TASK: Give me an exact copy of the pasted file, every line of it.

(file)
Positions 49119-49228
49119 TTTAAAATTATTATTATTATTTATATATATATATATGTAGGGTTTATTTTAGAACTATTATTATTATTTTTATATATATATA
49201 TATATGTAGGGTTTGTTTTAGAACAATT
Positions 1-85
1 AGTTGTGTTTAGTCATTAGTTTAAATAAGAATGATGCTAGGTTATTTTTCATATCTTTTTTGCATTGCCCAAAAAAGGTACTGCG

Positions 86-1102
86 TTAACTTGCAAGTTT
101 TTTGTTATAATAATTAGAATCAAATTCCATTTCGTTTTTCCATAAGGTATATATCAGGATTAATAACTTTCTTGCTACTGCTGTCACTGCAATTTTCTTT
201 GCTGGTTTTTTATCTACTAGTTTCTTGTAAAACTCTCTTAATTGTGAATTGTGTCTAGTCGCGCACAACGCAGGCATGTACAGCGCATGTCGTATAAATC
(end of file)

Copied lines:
Positions 49119-49228
49119 TTTAAAATTATTATTATTATTTATATATATATATATGTAGGGTTTATTTTAGAACTATTATTATTATTTTTATATATATATA
49201 TATATGTAGGGTTTGTTTTAGAACAATT
Positions 1-85
1 AGTTGTGTTTAGTCATTAGTTTAAATAAGAATGATGCTAGGTTATTTTTCATATCTTTTTTGCATTGCCCAAAAAAGGTACTGCG

Positions 86-1102
86 TTAACTTGCAAGTTT
101 TTTGTTATAATAATTAGAATCAAATTCCATTTCGTTTTTCCATAAGGTATATATCAGGATTAATAACTTTCTTGCTACTGCTGTCACTGCAATTTTCTTT
201 GCTGGTTTTTTATCTACTAGTTTCTTGTAAAACTCTCTTAATTGTGAATTGTGTCTAGTCGCGCACAACGCAGGCATGTACAGCGCATGTCGTATAAATC